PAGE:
Category Archives: Xanax

before taking Xanax (Alprazolam)?

What should I discuss with my healthcare provider before taking Xanax (Alprazolam)?

You should not take alprazolam if you have:

  • narrow-angle glaucoma
  • if you are also taking itraconazole (Sporanox) or ketoconazole (Nizoral); or
  • if you are allergic to alprazolam or to other benzodiazepines, such as chlordiazepoxide (Librium), clorazepate (Tranxene), diazepam (Valium), lorazepam (Ativan), or oxazepam (Serax)

To make sure you can safely take alprazolam, tell your doctor if you have any of these other conditions:

  • asthma, emphysema, bronchitis, chronic obstructive pulmonary disorder (COPD), or other breathing problems
  • glaucoma
  • kidney or liver disease (especially alcoholic liver disease)
  • a history of depression or suicidal thoughts or behavior; or
  • a history of drug or alcohol addiction

Alprazolam may be habit forming and should be used only by the person it was prescribed for. Never share alprazolam with another person, especially someone with a history of drug abuse or addiction. Keep the medication in a place where others cannot get to it.

FDA pregnancy category D. Do not use alprazolam if you are pregnant. It could harm the unborn baby. Alprazolam may also cause addiction or withdrawal symptoms in a newborn if the mother takes the medication during pregnancy. Use effective birth control, and tell your doctor if you become pregnant during treatment.

Alprazolam can pass into breast milk and may harm a nursing baby. You should not breast-feed while you are using alprazolam.

The sedative effects of alprazolam may last longer in older adults. Accidental falls are common in elderly patients who take benzodiazepines. Use caution to avoid falling or accidental injury while you are taking alprazolam.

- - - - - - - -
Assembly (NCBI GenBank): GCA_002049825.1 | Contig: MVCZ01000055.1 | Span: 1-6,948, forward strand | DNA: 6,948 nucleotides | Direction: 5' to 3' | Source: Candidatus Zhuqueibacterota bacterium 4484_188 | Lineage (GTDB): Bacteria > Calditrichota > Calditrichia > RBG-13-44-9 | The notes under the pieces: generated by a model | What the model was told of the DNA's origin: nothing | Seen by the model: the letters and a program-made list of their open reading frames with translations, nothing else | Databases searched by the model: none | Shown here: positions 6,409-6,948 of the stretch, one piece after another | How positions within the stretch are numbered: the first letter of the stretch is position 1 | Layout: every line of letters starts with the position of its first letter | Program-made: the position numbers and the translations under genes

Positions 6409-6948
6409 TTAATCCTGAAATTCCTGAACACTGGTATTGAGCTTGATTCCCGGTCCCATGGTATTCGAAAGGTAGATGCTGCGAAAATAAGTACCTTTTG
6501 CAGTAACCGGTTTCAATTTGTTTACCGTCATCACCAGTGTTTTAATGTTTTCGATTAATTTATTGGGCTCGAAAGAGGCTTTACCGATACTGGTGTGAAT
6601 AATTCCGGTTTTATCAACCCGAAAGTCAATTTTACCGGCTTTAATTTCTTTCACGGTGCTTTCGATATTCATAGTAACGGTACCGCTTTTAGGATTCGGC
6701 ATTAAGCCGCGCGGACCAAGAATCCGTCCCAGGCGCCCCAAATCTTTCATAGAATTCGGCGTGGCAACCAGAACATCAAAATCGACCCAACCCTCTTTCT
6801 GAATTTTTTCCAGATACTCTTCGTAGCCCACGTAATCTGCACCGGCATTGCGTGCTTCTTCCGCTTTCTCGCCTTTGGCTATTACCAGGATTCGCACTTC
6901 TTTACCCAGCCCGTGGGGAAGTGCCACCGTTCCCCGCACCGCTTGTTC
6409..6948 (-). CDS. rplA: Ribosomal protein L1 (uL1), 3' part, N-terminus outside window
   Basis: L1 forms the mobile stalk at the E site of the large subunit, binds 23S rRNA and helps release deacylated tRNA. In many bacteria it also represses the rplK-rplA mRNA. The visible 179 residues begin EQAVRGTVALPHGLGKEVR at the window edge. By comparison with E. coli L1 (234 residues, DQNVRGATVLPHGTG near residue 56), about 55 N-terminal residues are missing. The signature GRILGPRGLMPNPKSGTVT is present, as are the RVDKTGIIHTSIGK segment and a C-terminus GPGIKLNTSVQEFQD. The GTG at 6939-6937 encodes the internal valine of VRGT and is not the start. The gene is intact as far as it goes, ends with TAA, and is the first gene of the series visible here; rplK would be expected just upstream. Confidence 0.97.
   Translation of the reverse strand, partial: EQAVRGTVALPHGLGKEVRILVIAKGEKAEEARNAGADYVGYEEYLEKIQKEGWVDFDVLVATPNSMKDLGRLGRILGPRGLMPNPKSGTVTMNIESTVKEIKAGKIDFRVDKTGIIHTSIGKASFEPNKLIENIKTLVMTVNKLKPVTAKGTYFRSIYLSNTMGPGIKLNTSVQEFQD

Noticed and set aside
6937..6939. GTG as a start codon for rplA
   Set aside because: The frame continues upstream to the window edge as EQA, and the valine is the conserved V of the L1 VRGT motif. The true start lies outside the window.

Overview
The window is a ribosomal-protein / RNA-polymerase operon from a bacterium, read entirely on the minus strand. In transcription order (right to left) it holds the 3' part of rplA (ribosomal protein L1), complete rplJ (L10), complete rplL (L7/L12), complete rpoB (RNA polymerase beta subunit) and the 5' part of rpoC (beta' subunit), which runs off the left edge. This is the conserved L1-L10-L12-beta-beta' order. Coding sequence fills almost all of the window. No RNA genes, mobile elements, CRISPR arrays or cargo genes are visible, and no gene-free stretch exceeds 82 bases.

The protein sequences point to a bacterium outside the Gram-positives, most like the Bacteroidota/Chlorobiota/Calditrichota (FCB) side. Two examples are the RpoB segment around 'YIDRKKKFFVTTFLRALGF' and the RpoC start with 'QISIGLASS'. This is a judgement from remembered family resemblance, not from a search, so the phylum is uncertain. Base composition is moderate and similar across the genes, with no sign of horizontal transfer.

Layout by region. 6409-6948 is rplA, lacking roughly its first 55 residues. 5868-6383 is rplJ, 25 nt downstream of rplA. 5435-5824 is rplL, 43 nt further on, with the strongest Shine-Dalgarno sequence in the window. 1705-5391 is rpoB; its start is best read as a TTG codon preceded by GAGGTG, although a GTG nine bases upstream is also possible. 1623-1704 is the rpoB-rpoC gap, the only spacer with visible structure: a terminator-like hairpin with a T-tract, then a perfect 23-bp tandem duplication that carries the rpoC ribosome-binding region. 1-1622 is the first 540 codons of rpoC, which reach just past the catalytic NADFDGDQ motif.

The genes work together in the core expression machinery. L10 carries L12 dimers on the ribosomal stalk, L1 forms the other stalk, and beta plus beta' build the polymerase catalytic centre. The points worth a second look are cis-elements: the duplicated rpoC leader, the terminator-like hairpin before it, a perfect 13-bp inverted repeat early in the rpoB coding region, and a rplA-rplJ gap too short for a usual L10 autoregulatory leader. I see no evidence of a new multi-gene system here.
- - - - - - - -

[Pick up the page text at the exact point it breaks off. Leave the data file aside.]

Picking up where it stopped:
Do not give this medication to anyone under 18 years old.

Xanax / Valium difference Alprazolam?

Xanax is the brand name for Alprazolam, which along with Valium, Klonopin, Ativan, and Serax, among other drugs, falls under a classification known as benzodiazepines.

Xanax is the most difficult of the benzodiazepines to detoxify from because they have the shortest half-life. This makes the withdrawal symptoms from Xanax more pronounced than other drugs in its class.

Xanax and its counterparts are prescribed primarily for the treatment of anxiety disorders such as Generalized Anxiety Disorder(GAD) , General Panic Disorder (GPD) and miscellaneous phobias, such as agoraphobia.

They are occasionally prescribed for sleep disturbances, temporary situational anxiety, or muscle tension.

What happens overdose on Xanax?

I currently weigh 125 lbs and take 1mg of Xanax each day. What are the symptoms of an overdose? Will my heart just stop? Will I just stop breathing? Would it hurt? How much would be fatal? How much difference does it make if I drink alcohol while on Xanax?